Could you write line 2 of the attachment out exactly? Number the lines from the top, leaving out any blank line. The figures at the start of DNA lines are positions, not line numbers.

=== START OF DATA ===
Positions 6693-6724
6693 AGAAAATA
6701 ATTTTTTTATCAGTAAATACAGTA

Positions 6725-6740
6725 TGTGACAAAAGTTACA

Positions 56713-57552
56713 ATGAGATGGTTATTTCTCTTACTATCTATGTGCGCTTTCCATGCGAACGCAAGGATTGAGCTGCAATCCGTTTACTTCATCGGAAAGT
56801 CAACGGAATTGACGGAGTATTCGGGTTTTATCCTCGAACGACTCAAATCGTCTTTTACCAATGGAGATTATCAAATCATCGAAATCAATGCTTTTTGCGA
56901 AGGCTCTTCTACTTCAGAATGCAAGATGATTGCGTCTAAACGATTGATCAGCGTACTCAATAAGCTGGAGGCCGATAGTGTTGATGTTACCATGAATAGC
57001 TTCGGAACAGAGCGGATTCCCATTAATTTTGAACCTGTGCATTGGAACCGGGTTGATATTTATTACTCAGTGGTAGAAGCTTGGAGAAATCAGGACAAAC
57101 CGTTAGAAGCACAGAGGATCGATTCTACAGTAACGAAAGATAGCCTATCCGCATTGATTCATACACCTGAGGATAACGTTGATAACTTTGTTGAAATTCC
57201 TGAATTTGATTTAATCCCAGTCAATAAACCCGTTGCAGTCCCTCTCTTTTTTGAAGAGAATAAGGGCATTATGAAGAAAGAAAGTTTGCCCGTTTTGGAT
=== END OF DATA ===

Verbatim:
6693 AGAAAATA